Perfect Teams?

By Frank Ciecierski

“Why can’t they be like we were, perfect in every way?  What’s the matter with teams (kids) today?” (with apologies to Paul Lynde from the movie Bye Bye Birdie).  Although the words to that song were concerned with the generation gap, when it comes to teams, there’s more to those words than just a generation gap.  Team members actually think that way.  “If everyone else on the team were perfect just like me, we wouldn’t have any problems and everything would work out perfectly.”

To get your team moving toward improvement, begin with educating the individual team members.  People can be similar or different in so many ways, so focus on the “big” ways they can be similar or different: Non-Verbal Communication Style; Personality Style; and Learning / Thinking Style.

“We Like People Who are Like us!” so if we find matches in those three “big” areas, we tend to get better and faster rapport with those individuals; and we form strong relationships faster.  And strong relationships are what make teams work.

Watch people interact, and you can tell when they are communicating well by the way they look and sound.  People get physical rapport with one another and consequently understand each other better by mirroring each other, usually unconsciously.  We say that after people are married a long time they begin to look and sound alike.  The truth is that they have learned to communicate better by mirroring each other.

You can also tell when two people are not communicating well by watching their body language and listening to their voices.  There is a disconnect and a dissonance in the way they relate.  By making your team members aware of their Non-Verbal styles and having them understand the Non-Verbal styles of others, you will be taking a huge step toward having a top performing team.

In terms of Personality Style, if you practice the Golden Rule (Treat people the way you want to be treated), you will only be successful with the people on your team who are like you.  The ones who have a different personality style from yours will be your biggest challenge.  The key is to practice the Platinum Rule (Treat people the way they want to be treated).

For example, if you are a big picture person and you work with a detail oriented person, focusing on the big picture with that individual all the time will not get you rapport with that person, may cause continuous conflict, and will result in communication problems.  Thus, a poor relationship can result.  If your team members know their own personalities and those of the other team members, and understand and apply the Platinum Rule, they will begin to move out of the “everyone needs to be like me” mode and start to communicate better because they will get rapport with others and begin to form strong relationships.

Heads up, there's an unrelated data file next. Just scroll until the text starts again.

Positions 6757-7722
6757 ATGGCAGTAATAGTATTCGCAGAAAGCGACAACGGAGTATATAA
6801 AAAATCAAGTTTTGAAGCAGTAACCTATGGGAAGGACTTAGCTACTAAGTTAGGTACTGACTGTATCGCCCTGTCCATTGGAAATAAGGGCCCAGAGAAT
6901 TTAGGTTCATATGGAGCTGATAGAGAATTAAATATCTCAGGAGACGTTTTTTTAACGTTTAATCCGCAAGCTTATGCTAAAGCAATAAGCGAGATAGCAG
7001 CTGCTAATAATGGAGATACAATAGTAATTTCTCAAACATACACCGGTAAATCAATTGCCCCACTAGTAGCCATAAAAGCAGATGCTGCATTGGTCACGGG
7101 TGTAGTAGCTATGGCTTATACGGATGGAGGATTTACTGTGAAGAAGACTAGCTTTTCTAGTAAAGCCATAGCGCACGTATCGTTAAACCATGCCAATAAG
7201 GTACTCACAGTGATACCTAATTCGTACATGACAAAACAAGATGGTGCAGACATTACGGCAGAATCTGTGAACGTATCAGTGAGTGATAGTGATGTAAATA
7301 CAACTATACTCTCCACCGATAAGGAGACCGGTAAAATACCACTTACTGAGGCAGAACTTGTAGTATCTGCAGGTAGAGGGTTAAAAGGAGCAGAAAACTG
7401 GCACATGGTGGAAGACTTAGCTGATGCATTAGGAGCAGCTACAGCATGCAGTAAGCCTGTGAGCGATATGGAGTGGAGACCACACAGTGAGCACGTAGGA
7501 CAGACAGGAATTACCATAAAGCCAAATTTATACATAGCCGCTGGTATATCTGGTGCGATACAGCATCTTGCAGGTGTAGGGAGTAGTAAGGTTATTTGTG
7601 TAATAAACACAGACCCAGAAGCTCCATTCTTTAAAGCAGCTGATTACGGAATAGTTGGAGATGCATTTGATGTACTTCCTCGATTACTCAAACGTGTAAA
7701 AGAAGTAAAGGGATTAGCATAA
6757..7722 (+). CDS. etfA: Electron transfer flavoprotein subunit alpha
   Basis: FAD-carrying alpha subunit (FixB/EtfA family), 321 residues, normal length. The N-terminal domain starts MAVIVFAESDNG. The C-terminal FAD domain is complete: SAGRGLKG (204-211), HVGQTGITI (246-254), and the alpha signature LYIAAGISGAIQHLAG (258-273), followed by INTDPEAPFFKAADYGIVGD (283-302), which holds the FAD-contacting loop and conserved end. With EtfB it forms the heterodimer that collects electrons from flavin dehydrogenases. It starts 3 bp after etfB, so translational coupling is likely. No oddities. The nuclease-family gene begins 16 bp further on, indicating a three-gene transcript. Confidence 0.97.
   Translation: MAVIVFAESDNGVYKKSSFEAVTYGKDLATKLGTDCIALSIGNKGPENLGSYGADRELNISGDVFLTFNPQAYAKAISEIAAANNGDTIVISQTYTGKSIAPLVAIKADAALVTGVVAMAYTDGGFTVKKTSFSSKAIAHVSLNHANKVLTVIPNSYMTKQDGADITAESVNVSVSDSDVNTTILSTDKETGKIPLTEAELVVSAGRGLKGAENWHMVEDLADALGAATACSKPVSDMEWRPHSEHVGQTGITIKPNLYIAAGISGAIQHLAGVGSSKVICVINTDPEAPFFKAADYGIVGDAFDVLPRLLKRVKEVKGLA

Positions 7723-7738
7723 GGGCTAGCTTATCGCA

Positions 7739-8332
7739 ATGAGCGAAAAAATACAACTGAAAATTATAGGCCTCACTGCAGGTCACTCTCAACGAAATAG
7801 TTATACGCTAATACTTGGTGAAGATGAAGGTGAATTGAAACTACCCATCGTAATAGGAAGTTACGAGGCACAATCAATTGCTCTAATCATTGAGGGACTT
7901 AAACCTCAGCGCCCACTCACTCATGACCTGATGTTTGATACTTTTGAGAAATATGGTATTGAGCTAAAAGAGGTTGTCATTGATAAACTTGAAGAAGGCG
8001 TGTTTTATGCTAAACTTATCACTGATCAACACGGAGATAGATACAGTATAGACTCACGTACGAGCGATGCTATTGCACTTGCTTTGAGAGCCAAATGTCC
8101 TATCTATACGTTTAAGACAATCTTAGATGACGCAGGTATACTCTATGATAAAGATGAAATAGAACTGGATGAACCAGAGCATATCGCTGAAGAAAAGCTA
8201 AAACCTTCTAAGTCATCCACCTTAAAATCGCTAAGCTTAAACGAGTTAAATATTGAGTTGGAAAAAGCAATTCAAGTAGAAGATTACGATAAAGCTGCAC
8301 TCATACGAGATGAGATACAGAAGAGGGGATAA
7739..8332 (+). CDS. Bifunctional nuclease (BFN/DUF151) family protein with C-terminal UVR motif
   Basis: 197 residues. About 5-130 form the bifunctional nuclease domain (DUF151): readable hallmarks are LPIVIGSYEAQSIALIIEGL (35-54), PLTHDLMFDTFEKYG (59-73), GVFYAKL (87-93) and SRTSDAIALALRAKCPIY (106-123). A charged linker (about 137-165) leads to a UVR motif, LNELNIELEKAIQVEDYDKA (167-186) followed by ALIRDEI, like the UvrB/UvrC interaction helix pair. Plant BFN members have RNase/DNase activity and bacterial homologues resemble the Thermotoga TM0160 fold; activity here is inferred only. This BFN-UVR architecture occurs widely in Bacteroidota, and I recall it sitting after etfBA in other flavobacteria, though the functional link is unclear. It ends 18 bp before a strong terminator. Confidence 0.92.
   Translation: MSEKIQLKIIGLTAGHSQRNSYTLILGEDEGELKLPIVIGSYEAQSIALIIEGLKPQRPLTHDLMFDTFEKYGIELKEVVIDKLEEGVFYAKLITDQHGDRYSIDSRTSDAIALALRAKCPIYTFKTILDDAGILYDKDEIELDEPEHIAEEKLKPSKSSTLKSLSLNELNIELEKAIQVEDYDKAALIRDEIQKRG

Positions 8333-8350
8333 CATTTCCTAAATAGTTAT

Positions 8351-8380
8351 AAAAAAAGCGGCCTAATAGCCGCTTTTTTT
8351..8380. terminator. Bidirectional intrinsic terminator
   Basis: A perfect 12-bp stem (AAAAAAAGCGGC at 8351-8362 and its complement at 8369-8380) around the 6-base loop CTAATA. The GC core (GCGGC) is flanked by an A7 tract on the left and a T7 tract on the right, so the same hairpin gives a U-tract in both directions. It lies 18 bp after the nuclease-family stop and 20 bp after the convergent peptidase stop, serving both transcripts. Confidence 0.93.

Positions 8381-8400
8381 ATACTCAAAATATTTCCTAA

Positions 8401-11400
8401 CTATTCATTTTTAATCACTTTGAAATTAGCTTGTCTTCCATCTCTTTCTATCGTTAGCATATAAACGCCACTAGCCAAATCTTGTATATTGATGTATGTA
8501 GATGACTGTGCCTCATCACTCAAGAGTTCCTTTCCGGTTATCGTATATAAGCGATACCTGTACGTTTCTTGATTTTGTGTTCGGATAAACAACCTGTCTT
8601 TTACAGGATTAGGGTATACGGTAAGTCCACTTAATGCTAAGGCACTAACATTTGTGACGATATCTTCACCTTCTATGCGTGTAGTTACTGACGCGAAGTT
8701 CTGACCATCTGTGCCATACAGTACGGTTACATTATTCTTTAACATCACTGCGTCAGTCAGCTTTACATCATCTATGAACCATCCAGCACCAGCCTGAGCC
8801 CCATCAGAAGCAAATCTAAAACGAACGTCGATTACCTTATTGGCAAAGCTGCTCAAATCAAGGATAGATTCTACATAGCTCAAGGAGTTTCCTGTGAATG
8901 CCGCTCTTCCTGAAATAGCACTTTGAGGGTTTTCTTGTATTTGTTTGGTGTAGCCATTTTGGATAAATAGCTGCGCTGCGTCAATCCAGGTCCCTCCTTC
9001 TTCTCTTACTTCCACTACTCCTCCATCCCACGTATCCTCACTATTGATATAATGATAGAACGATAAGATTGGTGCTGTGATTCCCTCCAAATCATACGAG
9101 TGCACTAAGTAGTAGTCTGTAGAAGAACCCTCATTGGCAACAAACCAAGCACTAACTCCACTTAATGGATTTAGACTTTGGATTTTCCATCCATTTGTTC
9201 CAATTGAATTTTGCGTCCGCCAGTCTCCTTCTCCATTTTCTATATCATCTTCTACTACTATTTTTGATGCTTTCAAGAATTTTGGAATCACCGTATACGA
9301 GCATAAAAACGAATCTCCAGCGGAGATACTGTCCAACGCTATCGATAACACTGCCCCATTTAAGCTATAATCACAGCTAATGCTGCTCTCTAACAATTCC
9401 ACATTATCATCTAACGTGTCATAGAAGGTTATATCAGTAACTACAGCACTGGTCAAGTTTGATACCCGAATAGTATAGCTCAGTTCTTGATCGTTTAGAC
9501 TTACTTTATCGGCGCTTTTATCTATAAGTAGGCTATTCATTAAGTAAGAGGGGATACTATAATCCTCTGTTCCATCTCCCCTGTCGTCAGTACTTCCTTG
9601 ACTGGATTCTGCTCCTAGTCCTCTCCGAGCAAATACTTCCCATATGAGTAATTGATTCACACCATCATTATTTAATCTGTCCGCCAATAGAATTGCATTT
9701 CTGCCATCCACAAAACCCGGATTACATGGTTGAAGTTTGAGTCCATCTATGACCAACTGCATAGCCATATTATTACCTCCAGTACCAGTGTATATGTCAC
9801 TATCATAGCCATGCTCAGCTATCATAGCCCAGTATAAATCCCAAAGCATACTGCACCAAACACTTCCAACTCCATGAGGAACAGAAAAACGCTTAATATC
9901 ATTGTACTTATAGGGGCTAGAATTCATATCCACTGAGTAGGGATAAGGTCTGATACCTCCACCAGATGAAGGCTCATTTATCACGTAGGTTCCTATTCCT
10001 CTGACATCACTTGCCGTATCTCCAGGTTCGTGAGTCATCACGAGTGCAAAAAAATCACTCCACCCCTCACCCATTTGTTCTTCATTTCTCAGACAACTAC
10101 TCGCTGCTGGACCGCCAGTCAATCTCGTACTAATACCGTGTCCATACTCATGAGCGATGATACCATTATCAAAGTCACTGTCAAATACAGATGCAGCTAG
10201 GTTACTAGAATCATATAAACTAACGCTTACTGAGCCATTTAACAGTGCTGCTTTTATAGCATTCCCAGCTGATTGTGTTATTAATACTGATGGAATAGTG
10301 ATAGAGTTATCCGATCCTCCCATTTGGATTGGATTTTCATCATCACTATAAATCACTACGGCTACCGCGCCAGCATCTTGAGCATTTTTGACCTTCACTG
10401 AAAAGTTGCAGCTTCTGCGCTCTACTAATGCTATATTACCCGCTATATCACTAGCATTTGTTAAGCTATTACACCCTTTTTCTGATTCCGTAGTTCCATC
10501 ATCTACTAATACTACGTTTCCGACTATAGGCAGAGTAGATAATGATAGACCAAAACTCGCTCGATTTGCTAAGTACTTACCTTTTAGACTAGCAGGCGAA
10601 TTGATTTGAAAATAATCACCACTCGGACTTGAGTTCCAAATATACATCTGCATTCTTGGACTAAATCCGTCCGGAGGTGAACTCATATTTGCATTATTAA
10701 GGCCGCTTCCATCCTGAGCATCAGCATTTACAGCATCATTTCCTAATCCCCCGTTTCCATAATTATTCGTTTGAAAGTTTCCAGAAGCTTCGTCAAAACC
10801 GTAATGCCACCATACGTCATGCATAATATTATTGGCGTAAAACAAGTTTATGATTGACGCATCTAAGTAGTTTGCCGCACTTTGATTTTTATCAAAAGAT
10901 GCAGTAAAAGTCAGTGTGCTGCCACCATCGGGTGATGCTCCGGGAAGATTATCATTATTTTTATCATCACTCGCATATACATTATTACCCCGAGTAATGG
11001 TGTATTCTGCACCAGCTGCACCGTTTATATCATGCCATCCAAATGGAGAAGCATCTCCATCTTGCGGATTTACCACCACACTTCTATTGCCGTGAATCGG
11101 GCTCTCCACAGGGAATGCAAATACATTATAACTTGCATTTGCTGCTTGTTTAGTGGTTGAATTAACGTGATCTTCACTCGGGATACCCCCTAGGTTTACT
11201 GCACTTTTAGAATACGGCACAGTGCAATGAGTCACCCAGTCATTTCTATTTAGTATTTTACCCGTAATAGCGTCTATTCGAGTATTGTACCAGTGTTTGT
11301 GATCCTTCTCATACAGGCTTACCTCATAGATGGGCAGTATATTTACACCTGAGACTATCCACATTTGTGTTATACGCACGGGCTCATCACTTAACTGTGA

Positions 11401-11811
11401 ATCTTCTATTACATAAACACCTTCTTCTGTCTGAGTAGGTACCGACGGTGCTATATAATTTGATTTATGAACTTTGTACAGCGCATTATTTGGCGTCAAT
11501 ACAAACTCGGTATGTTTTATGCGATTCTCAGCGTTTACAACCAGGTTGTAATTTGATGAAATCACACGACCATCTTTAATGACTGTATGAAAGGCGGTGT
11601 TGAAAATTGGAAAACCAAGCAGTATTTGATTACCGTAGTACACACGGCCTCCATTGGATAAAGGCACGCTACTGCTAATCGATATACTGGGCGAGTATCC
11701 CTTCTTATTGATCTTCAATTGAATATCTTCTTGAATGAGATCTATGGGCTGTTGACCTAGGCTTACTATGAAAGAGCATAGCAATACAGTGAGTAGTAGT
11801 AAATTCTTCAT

Improving communication and forming strong relationships can also be achieved by pointing out and adjusting to the different Learning / Thinking styles of your team members: some people are more visual; others more auditory; and still others more kinesthetic in the way that they learn and think.  Knowing the primary and secondary Learning / Thinking Styles of others will aid in improving team members’ rapport and communication, and when training or problem solving are embarked upon.

If you don’t know the person’s Learning / Thinking style, you should use all three styles when communicating with others: “I see what you mean.  Can we discuss this further?  If so, I feel we can better come to grips with the real problem.”  Or you should listen carefully to the words being used and use those same words when communicating.

In a training situation if you know the person’s preferred Learning / Thinking Style, use it.  If you don’t know the person’s Style, go back to what you learned in kindergarten and use the “show and tell” method.  Show the person what to do (visual); tell the person how to do it (auditory); and allow the person to practice doing it (kinesthetic).  People may be different in their Learning / Thinking Styles, but with practice they can adjust to the styles of others.

Rapport building in the three “big” similarities or differences among team members – Non-Verbal Communication Style; Personality Style; and Learning / Thinking Style – will result in having people look at themselves and others as being different and not perfect.  This will in turn increase communication and improve relationships.

Think about it and try it.  It works!  Perfect teams?  No.  Improved teams?  Definitely.

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